By David Jacobs and Amy B. Messigian
We would like to call your attention to a significant change to the whistleblower statute in California that went into effect on January 1. The statute, Cal. Lab. Code section 1102.5, has been substantially expanded beyond its prior form to now protect employees from retaliation for making internal complaints or even potential complaints about suspected violations of federal, state or local law.
California previously protected employees from retaliation for reporting reasonably suspected violations of state or federal laws to a government agency. The new law also extends whistleblower protections to employees who report behavior that they reasonably believe to be illegal to a supervisor or other employee with authority to “investigate, discover or correct,” or to a “public body conducting an investigation, hearing or inquiry.” The new law also expands these protections to cover complaints about local laws. Thus, it is possible that a complaint relating to the purported violation of an obscure ordinance could give rise to protection under the amended statute.
Therefore, under the new law any complaint made to human resources that relates to purportedly unlawful conduct may result in the protection of California’s whistleblower statute. Moreover, these protections will apply regardless of whether the employee is required as a function of his or her job to disclose purported illegal activity.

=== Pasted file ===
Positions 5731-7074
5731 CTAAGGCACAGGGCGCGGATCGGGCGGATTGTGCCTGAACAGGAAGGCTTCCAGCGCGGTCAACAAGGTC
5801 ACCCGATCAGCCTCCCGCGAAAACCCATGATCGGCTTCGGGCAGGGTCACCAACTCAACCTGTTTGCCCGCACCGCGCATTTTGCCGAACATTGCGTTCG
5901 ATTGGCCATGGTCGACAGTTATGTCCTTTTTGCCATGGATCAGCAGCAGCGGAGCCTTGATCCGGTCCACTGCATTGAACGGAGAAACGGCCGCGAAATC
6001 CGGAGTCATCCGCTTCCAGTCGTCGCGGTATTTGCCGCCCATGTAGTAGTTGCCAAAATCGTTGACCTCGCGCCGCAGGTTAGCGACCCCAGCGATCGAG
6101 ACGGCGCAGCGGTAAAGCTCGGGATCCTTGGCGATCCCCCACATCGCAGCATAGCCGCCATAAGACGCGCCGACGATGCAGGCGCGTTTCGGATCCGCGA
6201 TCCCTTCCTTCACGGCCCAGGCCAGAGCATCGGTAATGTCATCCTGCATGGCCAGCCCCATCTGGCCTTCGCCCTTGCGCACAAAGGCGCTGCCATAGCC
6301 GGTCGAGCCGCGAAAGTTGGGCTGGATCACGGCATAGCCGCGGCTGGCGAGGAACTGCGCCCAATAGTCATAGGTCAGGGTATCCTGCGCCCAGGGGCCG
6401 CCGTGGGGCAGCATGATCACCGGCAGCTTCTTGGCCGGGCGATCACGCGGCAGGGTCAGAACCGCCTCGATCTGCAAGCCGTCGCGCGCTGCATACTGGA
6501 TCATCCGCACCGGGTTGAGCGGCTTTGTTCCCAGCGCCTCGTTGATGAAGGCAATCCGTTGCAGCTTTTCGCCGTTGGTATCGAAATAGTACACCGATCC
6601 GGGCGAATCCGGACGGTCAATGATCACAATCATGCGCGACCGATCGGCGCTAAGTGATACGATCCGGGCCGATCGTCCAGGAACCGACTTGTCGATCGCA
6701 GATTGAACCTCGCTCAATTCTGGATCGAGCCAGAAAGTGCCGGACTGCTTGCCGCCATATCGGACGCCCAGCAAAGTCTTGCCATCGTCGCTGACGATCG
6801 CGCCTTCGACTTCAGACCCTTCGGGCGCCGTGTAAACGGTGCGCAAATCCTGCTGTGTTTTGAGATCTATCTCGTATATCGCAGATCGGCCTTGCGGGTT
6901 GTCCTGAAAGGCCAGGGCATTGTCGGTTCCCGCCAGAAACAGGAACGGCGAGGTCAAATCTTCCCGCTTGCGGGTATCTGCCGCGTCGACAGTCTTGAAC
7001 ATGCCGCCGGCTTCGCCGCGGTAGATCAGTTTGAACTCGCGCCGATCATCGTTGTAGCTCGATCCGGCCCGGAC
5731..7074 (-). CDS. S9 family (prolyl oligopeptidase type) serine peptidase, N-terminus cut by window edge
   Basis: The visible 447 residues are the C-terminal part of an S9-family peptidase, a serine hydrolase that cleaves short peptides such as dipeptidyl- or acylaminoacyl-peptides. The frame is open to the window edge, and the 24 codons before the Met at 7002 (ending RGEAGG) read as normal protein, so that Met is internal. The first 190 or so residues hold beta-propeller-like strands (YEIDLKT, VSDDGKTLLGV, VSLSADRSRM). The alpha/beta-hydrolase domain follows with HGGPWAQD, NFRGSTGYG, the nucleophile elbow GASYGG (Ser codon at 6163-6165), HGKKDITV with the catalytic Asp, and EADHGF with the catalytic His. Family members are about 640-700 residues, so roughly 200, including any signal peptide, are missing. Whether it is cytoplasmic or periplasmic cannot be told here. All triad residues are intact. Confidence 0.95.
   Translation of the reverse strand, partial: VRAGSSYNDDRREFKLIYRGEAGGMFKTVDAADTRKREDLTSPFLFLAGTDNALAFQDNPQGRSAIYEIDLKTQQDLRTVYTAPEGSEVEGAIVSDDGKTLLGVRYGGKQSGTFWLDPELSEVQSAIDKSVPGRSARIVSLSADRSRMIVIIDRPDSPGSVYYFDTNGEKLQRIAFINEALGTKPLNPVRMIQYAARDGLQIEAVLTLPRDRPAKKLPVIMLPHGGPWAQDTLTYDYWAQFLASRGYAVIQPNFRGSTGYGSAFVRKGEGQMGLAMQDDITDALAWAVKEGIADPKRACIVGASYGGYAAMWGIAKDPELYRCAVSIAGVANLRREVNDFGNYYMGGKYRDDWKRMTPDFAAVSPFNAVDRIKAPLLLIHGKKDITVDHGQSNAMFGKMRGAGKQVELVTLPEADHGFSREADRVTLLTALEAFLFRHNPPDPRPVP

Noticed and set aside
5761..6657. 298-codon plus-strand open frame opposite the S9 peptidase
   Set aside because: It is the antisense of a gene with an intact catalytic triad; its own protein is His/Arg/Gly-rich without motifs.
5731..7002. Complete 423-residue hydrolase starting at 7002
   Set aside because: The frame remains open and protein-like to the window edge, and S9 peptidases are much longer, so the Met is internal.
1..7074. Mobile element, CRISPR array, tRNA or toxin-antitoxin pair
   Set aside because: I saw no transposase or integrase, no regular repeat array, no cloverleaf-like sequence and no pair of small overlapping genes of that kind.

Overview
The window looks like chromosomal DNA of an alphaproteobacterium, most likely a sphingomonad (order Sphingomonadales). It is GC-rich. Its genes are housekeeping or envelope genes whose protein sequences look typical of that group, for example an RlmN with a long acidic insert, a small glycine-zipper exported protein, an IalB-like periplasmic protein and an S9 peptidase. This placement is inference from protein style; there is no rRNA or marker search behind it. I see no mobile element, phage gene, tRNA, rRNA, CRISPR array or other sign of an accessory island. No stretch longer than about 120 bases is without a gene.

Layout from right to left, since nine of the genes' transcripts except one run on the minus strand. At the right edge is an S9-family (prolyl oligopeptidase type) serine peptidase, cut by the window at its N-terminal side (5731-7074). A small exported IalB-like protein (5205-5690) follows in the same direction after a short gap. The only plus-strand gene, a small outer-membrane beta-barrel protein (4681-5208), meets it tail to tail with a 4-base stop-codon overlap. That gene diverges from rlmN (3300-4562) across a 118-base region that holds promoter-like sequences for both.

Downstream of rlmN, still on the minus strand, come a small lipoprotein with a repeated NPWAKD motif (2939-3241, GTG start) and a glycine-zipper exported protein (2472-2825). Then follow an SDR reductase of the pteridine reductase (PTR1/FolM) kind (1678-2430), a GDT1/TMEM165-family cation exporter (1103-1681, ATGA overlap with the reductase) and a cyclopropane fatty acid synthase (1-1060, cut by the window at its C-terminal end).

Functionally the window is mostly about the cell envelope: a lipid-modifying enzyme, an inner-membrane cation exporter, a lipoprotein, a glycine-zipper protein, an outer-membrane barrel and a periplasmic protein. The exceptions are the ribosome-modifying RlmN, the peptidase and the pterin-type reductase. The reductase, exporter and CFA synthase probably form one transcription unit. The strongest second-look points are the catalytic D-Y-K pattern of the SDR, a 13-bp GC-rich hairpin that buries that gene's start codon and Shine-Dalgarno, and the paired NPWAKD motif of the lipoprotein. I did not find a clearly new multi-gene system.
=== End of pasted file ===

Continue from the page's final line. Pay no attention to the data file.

Also of concern, under the revised provisions of Labor Code section 1102.5, it is unlawful for any person acting on behalf of the employer to retaliate against the employee based on a belief “the employee disclosed or may disclose” the information, either internally or to a government agency. In effect, the revamped law protects employees who have not yet even complained against “anticipatory retaliation.”
Due to the expansive scope of the new provisions, it is possible that the changes in the law may lead to an increase in whistleblower claims and claims under the Private Attorney General Act brought on behalf of the public welfare. As violations of Labor Code section 1102.5 may subject an employer to a variety of damages, including civil penalties of up to $10,000 per violation, California employers should consider training their supervisors and human resources personnel on the expansion of the new law in order to prevent against unwitting violations or becoming a test case on the scope of these new provisions. Particularly, supervisors should be reminded to document performance issues as they occur to avoid someone turning into a “whistleblower” to forestall disciplinary action.